In Steeltech Bldg. Prod., Inc. v. Viola, the court declared that the claimant failed to meet the proper notice requirements for their mechanics lien. The certificate of lien was filed 84 days after the last date of furnishing, then a copy was served on the owner 15 days later. The court stated that “read together, §§49-34 and 49-35 require the lienor to serve a copy of the certificate upon each owner of the property within 90 days after he ceased to perform services or furnishing materials. Best practice? Send a copy of the recorded lien the same day as filing.
If that weren’t confusing enough, the Connecticut courts have also stated that these notices can be served at the same time. With the same document no less. This was clarified in the case of H & S Torrington Assocs. v. Lutz Eng’g Co. There the courts explicitly stated that both notice requirements can be satisfied with one document. A little strange right?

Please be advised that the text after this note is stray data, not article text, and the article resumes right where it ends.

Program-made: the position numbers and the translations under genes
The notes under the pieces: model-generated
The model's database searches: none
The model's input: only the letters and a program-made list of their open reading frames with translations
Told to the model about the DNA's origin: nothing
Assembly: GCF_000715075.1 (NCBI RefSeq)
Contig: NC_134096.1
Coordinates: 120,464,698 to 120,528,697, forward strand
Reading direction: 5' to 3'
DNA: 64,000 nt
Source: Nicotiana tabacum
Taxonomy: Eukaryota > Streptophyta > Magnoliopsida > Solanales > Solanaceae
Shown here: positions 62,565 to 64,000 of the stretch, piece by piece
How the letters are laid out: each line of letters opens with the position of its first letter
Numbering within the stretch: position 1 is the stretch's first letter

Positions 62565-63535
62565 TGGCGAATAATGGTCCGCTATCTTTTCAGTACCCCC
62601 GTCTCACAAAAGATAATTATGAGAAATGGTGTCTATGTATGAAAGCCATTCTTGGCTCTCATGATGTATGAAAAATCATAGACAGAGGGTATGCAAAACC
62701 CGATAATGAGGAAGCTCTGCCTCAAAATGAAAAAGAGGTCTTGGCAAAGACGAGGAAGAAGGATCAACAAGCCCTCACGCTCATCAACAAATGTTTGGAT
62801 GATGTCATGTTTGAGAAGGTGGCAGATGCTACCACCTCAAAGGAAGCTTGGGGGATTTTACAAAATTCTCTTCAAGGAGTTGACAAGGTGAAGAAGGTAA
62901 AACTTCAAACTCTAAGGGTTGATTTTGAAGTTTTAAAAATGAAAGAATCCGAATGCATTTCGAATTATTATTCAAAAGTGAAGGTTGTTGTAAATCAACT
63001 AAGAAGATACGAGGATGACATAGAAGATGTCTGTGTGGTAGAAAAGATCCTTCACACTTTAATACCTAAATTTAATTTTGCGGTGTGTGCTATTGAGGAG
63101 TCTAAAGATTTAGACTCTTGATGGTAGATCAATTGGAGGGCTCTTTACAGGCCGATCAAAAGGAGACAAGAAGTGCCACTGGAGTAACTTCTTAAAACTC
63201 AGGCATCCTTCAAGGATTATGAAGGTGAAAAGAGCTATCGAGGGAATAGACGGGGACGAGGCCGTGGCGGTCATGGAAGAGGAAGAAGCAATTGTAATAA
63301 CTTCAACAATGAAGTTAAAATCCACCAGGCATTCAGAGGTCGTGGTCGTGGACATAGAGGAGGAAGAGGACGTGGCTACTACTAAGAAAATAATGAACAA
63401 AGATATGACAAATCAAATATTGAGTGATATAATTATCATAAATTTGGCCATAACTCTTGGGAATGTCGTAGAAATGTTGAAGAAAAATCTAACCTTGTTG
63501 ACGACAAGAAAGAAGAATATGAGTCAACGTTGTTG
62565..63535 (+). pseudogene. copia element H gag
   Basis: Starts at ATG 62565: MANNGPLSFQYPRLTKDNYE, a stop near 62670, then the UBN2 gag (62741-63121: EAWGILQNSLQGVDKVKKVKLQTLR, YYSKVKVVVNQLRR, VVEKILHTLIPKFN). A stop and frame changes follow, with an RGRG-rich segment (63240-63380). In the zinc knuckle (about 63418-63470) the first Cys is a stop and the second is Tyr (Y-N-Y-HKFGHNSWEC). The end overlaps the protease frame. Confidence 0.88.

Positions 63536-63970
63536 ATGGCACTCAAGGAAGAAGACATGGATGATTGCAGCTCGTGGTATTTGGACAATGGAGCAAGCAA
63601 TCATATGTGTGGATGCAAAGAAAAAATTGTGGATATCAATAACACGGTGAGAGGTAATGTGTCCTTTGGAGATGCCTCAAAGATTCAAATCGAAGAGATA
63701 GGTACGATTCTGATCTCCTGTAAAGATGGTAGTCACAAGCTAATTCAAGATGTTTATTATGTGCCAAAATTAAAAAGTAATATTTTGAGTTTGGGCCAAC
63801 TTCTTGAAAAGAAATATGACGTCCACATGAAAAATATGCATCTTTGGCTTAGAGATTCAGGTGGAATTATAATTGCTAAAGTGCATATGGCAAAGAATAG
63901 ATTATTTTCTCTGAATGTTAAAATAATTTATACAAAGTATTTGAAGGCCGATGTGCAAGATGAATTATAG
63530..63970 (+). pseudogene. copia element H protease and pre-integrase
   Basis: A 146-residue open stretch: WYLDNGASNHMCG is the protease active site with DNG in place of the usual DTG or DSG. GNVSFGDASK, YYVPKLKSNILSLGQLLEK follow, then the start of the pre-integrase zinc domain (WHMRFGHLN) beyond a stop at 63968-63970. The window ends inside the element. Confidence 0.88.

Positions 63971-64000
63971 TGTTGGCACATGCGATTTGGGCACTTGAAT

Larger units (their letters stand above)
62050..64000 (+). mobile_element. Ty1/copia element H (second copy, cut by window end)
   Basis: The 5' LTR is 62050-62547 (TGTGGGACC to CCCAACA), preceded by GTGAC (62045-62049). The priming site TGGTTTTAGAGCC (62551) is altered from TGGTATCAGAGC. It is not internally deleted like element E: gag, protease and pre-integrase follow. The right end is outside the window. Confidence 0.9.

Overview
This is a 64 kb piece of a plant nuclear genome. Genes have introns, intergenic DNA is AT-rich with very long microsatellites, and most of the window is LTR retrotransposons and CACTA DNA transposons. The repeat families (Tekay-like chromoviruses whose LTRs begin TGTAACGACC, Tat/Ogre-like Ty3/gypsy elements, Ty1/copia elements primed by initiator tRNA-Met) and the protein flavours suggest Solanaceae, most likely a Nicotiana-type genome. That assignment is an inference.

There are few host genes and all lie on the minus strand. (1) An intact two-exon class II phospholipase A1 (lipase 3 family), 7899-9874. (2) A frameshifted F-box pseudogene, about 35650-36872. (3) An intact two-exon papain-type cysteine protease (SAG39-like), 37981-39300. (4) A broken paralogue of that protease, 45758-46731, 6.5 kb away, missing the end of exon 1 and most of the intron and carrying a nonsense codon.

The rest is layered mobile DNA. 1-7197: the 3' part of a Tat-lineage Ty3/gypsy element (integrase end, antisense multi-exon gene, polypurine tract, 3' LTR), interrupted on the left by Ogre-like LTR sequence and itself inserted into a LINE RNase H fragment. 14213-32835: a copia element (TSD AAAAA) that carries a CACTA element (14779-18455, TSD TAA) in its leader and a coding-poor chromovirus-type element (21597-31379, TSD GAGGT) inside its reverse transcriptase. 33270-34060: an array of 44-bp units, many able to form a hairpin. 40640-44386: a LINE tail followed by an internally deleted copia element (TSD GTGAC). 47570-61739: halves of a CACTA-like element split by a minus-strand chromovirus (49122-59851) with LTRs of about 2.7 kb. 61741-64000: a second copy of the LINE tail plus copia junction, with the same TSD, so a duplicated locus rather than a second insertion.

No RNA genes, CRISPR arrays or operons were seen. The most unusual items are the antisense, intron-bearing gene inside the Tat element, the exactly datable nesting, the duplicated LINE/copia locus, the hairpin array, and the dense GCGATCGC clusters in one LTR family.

The court reasoned that even though the term “intend” implies a future act, “if the basic purpose of the notice of intent to claim a lien is borne in mind, it becomes apparent that there is no occasion for reading into 49-35 an implied provision that as a matter of law the notice must be served on the owner prior to filing the record of the certificate of lien under 49-34.”
Accordingly, subs can comply with both notice requirements simultaneously. Two separate notices aren’t necessary. Go figure!
How to actually serve these notices under Connecticut law
Both types of these notices are required to be served in the same manner. Depending on a few different factors, the methods of valid service can vary. Let’s dive into the specifics.
The basic methods of service
First and foremost, it’s important to stress that if there is more than one owner or original contractor, each person must be served. This is true even if the owners are a married couple living in the same household. Send a copy to each individual. As far as the actual service of notices, there are 3 acceptable methods that are best illustrated through these scenarios.
Scenario 1: The owner or contractor resides in the same town where the property is located.
If this is the case, then service is relatively simple. This notice can be served by a state marshal or constable by merely leaving a copy of the notice either with the person (or their agent) themselves or at their “usual abode.” This is just legalese for the place that is generally recognized as the place where they live.
Scenario 2: The owner or contractor doesn’t live in the same town as the project.